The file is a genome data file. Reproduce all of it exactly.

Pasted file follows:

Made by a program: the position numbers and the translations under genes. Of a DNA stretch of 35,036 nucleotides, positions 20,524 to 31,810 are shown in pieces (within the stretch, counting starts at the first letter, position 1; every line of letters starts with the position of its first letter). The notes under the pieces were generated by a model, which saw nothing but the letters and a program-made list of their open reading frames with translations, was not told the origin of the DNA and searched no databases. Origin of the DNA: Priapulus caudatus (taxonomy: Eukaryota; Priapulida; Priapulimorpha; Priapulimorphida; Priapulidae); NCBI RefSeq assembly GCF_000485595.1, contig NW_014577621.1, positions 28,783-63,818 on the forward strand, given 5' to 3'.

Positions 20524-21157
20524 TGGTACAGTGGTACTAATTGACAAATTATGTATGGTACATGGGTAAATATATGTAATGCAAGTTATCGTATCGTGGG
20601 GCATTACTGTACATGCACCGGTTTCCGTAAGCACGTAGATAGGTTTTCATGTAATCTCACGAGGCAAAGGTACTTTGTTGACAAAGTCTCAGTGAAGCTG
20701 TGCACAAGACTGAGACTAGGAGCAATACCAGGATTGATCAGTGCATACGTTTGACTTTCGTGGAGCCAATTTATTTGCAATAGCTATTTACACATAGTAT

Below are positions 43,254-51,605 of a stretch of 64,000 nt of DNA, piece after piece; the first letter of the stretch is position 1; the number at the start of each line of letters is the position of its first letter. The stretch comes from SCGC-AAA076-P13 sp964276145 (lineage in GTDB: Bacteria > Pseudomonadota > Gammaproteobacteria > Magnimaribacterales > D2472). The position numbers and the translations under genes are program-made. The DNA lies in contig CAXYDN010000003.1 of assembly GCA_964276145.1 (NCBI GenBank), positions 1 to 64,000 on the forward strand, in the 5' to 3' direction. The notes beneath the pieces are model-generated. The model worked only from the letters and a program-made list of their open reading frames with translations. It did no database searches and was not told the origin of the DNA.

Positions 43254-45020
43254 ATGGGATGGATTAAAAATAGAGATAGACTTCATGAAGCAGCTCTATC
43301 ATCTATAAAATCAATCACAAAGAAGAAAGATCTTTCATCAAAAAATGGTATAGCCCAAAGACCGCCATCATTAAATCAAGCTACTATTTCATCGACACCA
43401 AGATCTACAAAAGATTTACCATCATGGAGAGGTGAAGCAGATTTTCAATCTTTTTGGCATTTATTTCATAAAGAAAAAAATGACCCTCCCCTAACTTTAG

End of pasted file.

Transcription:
Made by a program: the position numbers and the translations under genes. Of a DNA stretch of 35,036 nucleotides, positions 20,524 to 31,810 are shown in pieces (within the stretch, counting starts at the first letter, position 1; every line of letters starts with the position of its first letter). The notes under the pieces were generated by a model, which saw nothing but the letters and a program-made list of their open reading frames with translations, was not told the origin of the DNA and searched no databases. Origin of the DNA: Priapulus caudatus (taxonomy: Eukaryota; Priapulida; Priapulimorpha; Priapulimorphida; Priapulidae); NCBI RefSeq assembly GCF_000485595.1, contig NW_014577621.1, positions 28,783-63,818 on the forward strand, given 5' to 3'.

Positions 20524-21157
20524 TGGTACAGTGGTACTAATTGACAAATTATGTATGGTACATGGGTAAATATATGTAATGCAAGTTATCGTATCGTGGG
20601 GCATTACTGTACATGCACCGGTTTCCGTAAGCACGTAGATAGGTTTTCATGTAATCTCACGAGGCAAAGGTACTTTGTTGACAAAGTCTCAGTGAAGCTG
20701 TGCACAAGACTGAGACTAGGAGCAATACCAGGATTGATCAGTGCATACGTTTGACTTTCGTGGAGCCAATTTATTTGCAATAGCTATTTACACATAGTAT

Below are positions 43,254-51,605 of a stretch of 64,000 nt of DNA, piece after piece; the first letter of the stretch is position 1; the number at the start of each line of letters is the position of its first letter. The stretch comes from SCGC-AAA076-P13 sp964276145 (lineage in GTDB: Bacteria > Pseudomonadota > Gammaproteobacteria > Magnimaribacterales > D2472). The position numbers and the translations under genes are program-made. The DNA lies in contig CAXYDN010000003.1 of assembly GCA_964276145.1 (NCBI GenBank), positions 1 to 64,000 on the forward strand, in the 5' to 3' direction. The notes beneath the pieces are model-generated. The model worked only from the letters and a program-made list of their open reading frames with translations. It did no database searches and was not told the origin of the DNA.

Positions 43254-45020
43254 ATGGGATGGATTAAAAATAGAGATAGACTTCATGAAGCAGCTCTATC
43301 ATCTATAAAATCAATCACAAAGAAGAAAGATCTTTCATCAAAAAATGGTATAGCCCAAAGACCGCCATCATTAAATCAAGCTACTATTTCATCGACACCA
43401 AGATCTACAAAAGATTTACCATCATGGAGAGGTGAAGCAGATTTTCAATCTTTTTGGCATTTATTTCATAAAGAAAAAAATGACCCTCCCCTAACTTTAG